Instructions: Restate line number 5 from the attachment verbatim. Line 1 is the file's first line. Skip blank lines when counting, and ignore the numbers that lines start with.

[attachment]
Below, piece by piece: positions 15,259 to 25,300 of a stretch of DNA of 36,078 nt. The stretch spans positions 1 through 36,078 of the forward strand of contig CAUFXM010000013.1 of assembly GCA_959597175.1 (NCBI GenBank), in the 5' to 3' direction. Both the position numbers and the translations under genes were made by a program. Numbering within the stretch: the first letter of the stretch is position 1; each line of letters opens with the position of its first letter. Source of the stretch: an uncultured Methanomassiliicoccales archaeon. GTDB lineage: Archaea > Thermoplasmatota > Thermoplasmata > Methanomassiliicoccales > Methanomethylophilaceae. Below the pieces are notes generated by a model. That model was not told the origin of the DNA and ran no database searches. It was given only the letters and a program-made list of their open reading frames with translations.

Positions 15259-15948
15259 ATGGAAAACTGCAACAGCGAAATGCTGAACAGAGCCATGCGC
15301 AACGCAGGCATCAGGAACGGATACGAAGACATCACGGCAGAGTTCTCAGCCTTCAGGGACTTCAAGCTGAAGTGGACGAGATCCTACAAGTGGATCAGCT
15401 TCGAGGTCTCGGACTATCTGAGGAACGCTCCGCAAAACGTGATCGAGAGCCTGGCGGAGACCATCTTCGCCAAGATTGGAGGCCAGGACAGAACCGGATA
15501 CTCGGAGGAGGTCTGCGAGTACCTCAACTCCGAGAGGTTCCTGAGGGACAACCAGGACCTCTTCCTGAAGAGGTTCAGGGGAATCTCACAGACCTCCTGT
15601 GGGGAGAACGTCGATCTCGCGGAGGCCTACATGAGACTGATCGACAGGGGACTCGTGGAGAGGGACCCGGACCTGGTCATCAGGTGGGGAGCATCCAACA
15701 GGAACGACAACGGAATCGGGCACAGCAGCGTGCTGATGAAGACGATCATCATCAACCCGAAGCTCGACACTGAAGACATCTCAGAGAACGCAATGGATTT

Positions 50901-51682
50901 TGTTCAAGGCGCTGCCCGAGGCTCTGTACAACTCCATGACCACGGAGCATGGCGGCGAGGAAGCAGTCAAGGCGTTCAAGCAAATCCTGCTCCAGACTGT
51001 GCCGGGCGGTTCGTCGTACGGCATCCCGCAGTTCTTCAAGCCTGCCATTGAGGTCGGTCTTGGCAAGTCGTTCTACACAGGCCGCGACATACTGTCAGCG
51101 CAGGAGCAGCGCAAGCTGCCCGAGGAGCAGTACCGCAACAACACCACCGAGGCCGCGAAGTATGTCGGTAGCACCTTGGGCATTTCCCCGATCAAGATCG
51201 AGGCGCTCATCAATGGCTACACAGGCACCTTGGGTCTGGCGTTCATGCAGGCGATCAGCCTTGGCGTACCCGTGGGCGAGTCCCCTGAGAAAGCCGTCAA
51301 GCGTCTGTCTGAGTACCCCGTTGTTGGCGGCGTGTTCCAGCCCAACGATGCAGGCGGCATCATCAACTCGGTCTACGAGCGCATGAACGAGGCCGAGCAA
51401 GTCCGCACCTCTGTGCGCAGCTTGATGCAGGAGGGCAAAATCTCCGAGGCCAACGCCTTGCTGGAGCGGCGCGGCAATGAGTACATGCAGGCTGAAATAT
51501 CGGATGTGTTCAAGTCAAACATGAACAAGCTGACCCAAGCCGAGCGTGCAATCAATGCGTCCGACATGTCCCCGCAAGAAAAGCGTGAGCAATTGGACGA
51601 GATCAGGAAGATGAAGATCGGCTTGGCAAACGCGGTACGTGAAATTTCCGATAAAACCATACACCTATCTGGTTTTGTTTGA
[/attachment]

15401 TCGAGGTCTCGGACTATCTGAGGAACGCTCCGCAAAACGTGATCGAGAGCCTGGCGGAGACCATCTTCGCCAAGATTGGAGGCCAGGACAGAACCGGATA